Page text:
Brain and Body

Transgender Identity Is Not a Mental Health Disorder, New Research Argues

July 27, 2016 | Kelly Tatera

Laverne Cox speaking at an event in the Missouri Theatre
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Researchers urge the World Health Organization to change its classification.

The World Health Organization and the American Psychiatric Association's DSM-5 currently classify transgender identity as a mental health disorder, but a new study from Mexico argues that transgender people shouldn’t be classified as such.

The study is the first in a series aimed at determining whether this categorization is suitable, and the trials will be repeated in Brazil, France, India, Lebanon and South Africa.

In the current research, which appears in The Lancet Psychiatry, the team interviewed 250 transgender people in Mexico City, attempting to distinguish whether the distress and mental dysfunction associated with transgender identity are an inherent part of being transgender or a result of stigmatization. Distress and dysfunction are often considered a key feature of having a mental health disorder, the researchers say.

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In the interviews, the transgender people reported their experiences with having a transgender identity — at what age they became aware of it, psychological distress, social rejection, difficulty functioning in day-to-day life, and violence.

According to the findings, 76 percent of the study participants reported experiencing social rejection, and 63 percent reported being a victim of violence due to their transgender identity. In fact, the researchers wrote that it was “particularly disturbing” to see the frequency at which these violent acts occurred within the participants’ own families.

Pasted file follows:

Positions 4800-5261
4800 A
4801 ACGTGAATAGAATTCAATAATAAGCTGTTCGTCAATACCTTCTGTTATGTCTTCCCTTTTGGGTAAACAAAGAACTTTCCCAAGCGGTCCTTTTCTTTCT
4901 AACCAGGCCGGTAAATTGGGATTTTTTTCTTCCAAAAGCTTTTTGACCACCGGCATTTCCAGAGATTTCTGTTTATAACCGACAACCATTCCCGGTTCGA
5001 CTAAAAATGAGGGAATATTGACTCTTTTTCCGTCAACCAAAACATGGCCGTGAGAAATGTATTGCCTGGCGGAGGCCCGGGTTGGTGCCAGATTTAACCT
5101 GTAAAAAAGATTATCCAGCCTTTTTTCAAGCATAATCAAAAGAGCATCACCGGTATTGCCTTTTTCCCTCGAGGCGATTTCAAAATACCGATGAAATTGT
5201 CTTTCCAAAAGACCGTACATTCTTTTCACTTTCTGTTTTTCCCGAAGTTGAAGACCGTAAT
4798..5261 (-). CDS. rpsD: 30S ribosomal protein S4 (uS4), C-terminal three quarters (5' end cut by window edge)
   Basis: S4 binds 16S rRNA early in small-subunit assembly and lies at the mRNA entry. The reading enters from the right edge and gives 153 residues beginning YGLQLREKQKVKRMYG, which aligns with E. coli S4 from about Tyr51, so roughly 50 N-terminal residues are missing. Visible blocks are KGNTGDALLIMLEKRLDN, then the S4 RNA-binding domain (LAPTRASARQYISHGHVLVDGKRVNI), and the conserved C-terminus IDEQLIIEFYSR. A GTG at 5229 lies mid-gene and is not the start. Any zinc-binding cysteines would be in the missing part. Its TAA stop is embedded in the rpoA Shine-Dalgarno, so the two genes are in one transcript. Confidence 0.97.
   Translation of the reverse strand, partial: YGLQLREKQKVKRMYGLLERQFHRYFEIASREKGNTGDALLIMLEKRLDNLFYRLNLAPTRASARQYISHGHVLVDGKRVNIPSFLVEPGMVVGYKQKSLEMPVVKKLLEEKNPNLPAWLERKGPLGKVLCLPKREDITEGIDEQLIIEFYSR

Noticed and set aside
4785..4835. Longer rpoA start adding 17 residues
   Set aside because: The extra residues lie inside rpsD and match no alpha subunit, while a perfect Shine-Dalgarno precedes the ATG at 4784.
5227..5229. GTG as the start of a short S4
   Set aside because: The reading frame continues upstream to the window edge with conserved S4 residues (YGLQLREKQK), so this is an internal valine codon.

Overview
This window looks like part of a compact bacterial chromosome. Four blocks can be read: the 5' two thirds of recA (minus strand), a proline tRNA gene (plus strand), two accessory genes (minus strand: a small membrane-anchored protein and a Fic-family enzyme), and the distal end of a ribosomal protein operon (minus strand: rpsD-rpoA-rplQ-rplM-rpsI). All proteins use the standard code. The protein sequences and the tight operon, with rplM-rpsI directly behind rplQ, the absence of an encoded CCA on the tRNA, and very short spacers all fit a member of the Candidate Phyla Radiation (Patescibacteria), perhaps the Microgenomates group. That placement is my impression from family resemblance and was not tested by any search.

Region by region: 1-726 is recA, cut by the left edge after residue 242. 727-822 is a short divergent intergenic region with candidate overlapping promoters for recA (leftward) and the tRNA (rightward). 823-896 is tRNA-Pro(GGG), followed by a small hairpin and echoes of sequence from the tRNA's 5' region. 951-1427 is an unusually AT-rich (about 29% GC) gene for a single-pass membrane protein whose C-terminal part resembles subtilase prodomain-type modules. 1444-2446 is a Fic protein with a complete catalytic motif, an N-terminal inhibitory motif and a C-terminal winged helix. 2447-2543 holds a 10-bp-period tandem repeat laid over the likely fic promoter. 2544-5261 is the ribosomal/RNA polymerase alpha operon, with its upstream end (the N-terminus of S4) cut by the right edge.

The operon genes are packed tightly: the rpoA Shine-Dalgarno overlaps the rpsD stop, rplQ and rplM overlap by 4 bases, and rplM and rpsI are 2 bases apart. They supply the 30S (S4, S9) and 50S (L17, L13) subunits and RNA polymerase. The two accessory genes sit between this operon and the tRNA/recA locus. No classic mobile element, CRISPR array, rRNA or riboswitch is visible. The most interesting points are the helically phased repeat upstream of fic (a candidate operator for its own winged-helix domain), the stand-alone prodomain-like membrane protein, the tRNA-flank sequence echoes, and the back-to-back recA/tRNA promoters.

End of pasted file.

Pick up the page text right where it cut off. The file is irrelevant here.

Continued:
“Unfortunately, the level of maltreatment experienced in this sample is consistent with other studies from around the world,” lead investigator Dr. Rebeca Robles, of the Mexican National Institute of Psychiatry, said in a press release.

The team used statistical analysis to determine that violence and social rejection were strong indicators that a transgender individual would experience distress and dysfunction. On the contrary, having a transgender identity was not a predictor.

"Our findings support the idea that distress and dysfunction may be the result of stigmatization and maltreatment, rather than integral aspects of transgender identity," Robles says.

In other words, rather than the mental health issues experienced by transgender people being a result of their identity, the authors suggest it’s more likely to be the result of the prejudice against transgenders.

“This study highlights the need for policies and programs to reduce stigmatization and victimization of this population,” Robles argues. "The next step is to confirm this in further studies in different countries, ahead of the approval of the WHO revision to International Classification of Diseases in 2018."

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